Unless Gov. Andrew Cuomo decides not to sign the plastic bag bill, New Yorkers will again feel the hands of city government reaching into their pockets and taking more of your hard-earned money. The disciples of social engineering and behavior modification in the City Council last year passed a 5-cent fee on each plastic bag used and twice that if you double bag your groceries.
Passage of the misnamed “plastic” bag fee since it also includes paper bags was approved by the City Council and signed by the mayor last year and is set to become law next week, adding hundreds of dollars to the family’s annual shopping bill. All done in the name of the “environment,” a pretext to justify imposing new taxes and fees on already tapped-out New Yorkers. This bill will surely shake out whatever loose change remains in your pocket after the speed cameras and red light cameras have gotten you.
It’s just the latest assault on the wallets of everyday New Yorkers and truth be told, the plastic bag fee also applies to non-polluting, bio-degradable paper bags, making it obvious that the bill is more about social engineering than reducing pollution.
Using the environment as an excuse to pluck every-last dollar out of your pockets and squeeze the family budget is deceptive and unfair. The City Council must stop using the public as guinea pigs in their social engineering experiments.
The arrogance of the “progressive” leaning City Council is stunning, especially when juxtaposing their rhetoric about affordability with their actions.
Actions that ignore the middle-class while engendering a new class warfare. Food stamp card users and others on similar entitlement programs are exempt from the bag fee and may use as many bags as they wish -- cost-free, while taxpayers who pay for those entitlements are penalized for each plastic or paper bag they use.
Two individuals on the same grocery line: one receives unlimited free bags while the other must pay. Contrary to the City Council’s assertion that this bill has little financial impact on shoppers, their action exempting food stamp users belies their hollow rhetoric. Supporters may believe this law is “eco-friendly,” but it is eco-nomically unfriendly.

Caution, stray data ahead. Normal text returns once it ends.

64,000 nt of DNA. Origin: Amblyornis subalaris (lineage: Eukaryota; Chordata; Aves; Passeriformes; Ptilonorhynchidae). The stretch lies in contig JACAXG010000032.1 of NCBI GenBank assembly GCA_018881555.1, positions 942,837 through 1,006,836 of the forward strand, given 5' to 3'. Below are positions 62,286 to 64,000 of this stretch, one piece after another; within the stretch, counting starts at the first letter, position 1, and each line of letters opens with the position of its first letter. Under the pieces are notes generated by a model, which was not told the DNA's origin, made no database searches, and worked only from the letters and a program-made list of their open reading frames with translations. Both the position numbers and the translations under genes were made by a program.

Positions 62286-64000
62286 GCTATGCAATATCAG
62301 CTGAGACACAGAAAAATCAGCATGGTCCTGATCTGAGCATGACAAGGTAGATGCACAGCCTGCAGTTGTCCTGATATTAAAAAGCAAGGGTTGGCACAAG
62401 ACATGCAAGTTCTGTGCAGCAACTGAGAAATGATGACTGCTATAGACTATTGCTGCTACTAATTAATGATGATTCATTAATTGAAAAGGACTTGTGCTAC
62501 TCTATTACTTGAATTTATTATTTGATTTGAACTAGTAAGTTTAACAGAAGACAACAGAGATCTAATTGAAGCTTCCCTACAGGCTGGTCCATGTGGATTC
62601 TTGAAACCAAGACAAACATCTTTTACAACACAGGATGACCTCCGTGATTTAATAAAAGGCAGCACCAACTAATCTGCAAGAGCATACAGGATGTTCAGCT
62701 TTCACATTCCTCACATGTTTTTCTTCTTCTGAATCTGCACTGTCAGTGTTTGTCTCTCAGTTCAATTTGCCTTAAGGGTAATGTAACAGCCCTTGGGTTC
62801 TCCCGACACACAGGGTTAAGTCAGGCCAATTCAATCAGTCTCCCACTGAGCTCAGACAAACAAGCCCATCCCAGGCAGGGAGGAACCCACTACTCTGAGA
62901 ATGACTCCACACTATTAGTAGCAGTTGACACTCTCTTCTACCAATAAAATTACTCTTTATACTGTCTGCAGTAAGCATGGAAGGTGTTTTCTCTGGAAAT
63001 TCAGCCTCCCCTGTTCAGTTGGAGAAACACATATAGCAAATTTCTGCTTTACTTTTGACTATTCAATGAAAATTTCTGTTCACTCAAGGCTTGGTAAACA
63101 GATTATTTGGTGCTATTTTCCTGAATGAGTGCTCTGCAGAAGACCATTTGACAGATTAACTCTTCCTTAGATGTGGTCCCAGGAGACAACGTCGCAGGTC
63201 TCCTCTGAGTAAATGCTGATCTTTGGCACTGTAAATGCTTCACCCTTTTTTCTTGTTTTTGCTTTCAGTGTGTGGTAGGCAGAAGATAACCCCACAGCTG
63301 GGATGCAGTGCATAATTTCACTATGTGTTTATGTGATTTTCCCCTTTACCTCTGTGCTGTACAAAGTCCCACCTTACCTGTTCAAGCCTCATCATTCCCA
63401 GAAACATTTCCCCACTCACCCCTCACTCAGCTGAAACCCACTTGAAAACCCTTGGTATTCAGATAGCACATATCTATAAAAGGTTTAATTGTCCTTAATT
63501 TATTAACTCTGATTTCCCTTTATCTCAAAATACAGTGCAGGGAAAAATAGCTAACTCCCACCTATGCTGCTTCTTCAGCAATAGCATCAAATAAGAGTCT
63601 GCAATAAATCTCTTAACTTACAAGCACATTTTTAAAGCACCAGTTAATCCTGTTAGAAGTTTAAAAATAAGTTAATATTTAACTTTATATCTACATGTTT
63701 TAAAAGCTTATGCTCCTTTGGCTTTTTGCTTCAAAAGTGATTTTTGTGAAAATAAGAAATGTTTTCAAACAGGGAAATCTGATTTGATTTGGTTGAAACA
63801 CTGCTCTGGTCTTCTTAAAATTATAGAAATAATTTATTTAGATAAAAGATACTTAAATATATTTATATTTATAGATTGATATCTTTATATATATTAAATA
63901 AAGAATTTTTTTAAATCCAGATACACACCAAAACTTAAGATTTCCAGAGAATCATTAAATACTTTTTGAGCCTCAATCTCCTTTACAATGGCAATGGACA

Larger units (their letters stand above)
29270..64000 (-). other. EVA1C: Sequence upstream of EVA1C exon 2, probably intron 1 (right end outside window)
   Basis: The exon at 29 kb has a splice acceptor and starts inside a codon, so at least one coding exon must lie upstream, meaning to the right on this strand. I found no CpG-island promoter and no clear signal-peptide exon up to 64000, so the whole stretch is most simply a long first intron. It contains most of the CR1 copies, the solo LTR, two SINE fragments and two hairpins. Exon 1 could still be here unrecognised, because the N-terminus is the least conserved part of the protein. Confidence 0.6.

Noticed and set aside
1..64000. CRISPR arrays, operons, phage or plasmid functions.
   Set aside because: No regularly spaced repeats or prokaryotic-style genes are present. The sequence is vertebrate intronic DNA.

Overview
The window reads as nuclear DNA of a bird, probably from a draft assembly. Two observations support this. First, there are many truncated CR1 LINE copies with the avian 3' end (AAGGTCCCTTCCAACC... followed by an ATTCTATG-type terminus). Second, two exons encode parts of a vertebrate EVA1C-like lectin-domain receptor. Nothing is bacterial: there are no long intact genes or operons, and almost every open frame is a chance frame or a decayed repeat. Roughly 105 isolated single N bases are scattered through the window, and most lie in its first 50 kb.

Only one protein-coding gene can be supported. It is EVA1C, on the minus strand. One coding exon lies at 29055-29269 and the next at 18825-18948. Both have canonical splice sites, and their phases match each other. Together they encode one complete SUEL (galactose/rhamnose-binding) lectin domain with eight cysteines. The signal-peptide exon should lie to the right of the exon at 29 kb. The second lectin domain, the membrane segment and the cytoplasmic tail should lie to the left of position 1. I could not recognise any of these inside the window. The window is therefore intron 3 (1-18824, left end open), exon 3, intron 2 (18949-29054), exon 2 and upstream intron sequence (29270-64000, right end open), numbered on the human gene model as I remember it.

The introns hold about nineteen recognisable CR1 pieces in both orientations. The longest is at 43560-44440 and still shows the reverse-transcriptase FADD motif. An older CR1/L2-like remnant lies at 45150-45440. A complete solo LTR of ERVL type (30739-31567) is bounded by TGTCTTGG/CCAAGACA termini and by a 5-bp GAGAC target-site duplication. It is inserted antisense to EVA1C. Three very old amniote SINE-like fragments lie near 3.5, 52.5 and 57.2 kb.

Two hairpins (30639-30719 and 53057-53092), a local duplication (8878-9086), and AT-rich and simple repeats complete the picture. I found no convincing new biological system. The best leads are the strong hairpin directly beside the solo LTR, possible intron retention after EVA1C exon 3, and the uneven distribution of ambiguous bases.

Eastern Queens Council members Donovan Richards, Daneek Miller, Peter Koo and Paul Vallone could have made a huge difference in the final outcome had they voted to oppose the bag tax bill.
Instead, these “champions of the poor” have all but ignored the middle-class as they chose to impose this cost burden on seniors and working class families of their district. Their constituents, many on fixed incomes, can thank them for adding 10 cents to the cost of water and every other heavy item requiring a double bag.
These families struggle daily to pay rent and make ends meet; the last thing they need is to pay for something that used to be free at the local grocery counter.
Bucking the trend was Queens Council member Barry Grodenchik, who called it “one of the most regressive pieces of legislation to ever come before this council.”
He knows that many folks in transit-starved eastern Queens drive to the supermarket and load up grocery bags into their cars. It’s simply impractical for them to carry enough reusable bags.
Most folks resourcefully reuse grocery store bags and keep them stashed in plastic bag receptacles until they’re needed again -- as wastebasket liners, trash bags or for dog pick-up.
They are not “single-use bags,” as proponents of the bill claim. Pushing individuals to use reusable bags creates another type of environmental hazard. These reusable bags are often petroleum- or lead-based and require regular cleaning to eliminate food-borne toxins. Are we simply trading one set of problems for another?
The ideological crusade to micromanage our behavior is another example of the city’s overreach and misplaced priorities. Our city is already the heaviest taxed in the nation and nickel and diming its residents doesn’t help.
Instead of working overtime to create regulatory petty annoyances in our daily lives, their time would be better spent restraining a bloated budget and repairing our crumbling infrastructure.
Our only hope is that the state Assembly acts this week to pass legislation nullifying the city’s action as the state Senate did a few weeks ago. Until then, it seems as if the fix is in the bag.
Bob Friedrich is President of Glen Oaks Village, a Civic Leader and former candidate for the NYC Council